Receiving reasonable and necessary medical treatment for a work injury in Pennsylvania (PA) can often be difficult and frustrating when dealing with a workers’ compensation insurance carrier. We have covered in other posts the ways insurance companies can delay the process and make an injured worker jump through hoops to get the treatment he or she needs and deserves and the proactive steps we can take to obtain treatment.
Lately, there has been a lot of talk about the Affordable Care Act (ACA), also known as “Obamacare”, and how it might affect the health care that every citizen receives. While it might not have a significant effect on the treatment an injured worker receives while on workers’ comp, there are important consideration that an employee should consider when looking to settle a workers’ comp case.
Generally speaking, if an insurance company is going to settle a workers’ compensation case through a Compromise and Release Agreement, the insurance company will usually say they want a settlement of the entire case, including wage loss or indemnity benefits and all medical treatment. While lump sum settlement may be appealing in many ways, many injured workers who are actively treating for their work injury or may need major treatment or surgery in the future should be hesitant to forfeit their rights to future medical treatment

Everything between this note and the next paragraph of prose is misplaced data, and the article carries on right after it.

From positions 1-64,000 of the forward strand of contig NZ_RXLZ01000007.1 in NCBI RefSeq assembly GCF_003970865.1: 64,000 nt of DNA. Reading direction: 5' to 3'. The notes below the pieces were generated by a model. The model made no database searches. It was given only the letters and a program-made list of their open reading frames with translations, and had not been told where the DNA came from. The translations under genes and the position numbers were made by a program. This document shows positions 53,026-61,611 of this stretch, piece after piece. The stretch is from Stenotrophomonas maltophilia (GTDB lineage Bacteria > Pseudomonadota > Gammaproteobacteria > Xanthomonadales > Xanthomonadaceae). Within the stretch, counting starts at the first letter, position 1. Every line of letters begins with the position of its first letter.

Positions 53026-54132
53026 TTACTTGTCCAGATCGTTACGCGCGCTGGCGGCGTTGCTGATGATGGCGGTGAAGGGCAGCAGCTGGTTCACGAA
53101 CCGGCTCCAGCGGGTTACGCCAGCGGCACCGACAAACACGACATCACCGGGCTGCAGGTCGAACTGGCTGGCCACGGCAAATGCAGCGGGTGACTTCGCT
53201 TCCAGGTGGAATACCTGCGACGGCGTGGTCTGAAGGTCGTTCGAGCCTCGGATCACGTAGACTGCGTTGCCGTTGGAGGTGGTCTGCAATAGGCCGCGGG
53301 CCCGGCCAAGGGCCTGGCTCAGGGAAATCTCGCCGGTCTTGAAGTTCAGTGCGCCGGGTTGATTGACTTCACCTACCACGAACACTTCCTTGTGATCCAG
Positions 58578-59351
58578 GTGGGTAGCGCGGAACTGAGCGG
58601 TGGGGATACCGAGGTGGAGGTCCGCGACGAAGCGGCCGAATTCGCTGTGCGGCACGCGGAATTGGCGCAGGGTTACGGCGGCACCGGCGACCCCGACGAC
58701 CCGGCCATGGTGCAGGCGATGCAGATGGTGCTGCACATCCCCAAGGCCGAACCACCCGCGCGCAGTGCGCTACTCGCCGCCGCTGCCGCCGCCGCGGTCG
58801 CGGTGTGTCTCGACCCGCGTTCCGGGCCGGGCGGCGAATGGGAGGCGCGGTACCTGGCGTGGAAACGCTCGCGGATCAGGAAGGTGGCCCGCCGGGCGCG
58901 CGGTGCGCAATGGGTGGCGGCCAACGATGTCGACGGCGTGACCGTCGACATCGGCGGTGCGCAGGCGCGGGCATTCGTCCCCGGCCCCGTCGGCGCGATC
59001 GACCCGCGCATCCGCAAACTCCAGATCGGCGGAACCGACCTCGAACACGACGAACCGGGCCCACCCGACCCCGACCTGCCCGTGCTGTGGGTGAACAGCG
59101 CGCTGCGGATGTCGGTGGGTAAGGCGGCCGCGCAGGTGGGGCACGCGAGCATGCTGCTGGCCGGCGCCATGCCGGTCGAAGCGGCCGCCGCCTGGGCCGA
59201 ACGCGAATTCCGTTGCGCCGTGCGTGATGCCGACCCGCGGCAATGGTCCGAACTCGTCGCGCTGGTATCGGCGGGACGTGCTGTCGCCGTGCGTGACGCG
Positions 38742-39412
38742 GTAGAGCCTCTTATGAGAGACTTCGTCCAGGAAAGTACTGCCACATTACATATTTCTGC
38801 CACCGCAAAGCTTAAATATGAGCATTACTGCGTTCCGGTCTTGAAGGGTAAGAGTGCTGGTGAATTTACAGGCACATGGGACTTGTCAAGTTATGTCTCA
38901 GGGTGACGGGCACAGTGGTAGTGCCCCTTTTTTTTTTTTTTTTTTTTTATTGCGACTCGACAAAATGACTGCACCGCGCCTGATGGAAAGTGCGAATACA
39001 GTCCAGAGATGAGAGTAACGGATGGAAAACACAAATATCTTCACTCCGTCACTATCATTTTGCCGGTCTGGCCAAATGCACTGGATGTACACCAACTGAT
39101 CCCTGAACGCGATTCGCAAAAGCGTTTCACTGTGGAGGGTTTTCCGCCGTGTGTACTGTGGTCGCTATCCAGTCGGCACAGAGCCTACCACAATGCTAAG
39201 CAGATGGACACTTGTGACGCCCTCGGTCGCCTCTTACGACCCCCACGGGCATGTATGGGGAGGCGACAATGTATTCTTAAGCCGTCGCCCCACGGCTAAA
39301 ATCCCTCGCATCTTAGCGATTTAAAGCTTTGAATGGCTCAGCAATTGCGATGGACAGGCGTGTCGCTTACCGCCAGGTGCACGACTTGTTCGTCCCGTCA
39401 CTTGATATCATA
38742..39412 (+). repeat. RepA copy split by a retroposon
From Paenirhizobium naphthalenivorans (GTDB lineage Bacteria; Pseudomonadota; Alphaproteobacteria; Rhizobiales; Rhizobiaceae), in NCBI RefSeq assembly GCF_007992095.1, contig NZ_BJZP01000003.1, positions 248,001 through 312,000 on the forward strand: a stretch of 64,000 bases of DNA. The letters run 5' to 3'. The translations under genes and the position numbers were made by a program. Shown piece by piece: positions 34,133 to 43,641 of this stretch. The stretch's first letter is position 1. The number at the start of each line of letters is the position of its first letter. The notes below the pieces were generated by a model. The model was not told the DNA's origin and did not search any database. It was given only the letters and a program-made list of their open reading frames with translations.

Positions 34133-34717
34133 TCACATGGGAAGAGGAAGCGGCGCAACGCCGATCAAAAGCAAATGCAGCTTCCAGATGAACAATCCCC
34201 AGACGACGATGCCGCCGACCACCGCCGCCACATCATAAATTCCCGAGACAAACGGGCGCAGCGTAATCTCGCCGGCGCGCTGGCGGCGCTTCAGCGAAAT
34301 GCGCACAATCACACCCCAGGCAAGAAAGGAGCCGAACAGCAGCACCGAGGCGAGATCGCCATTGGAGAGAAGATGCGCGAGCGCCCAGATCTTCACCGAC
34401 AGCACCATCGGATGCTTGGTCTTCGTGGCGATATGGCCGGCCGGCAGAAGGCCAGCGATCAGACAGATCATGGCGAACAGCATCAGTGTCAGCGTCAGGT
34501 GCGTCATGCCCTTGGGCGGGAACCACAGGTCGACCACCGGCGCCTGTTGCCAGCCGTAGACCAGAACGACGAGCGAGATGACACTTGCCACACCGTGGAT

One purported perk of the ACA is that, as of January 1, 2014, insurance companies can no longer deny coverage based upon a pre-existing condition, cannot charge a higher premium based upon a pre-existing condition, and cannot refuse to cover treatment for pre-existing conditions. According to www.HHS.gov/healthcare, Pennsylvania currently has 5,489,162 non-elderly people with some type of pre-existing medical condition. These millions of Pennsylvania residents, including many injured workers, can very soon benefit from the passage of this Act. While it’s too early to know the types of treatment and the quality of this care available to persons with pre-existing conditions, this recent development is still an important factor for an injured worker to consider when looking at settling his or her case.
For more information on the ACA and pre-existing conditions, visit https://www.healthcare.gov/what-if-i-have-a-pre-existing-health-condition/. If you have a question as to how the ACA will affect your benefits and your case, reach out to an experienced workers’ compensation lawyer.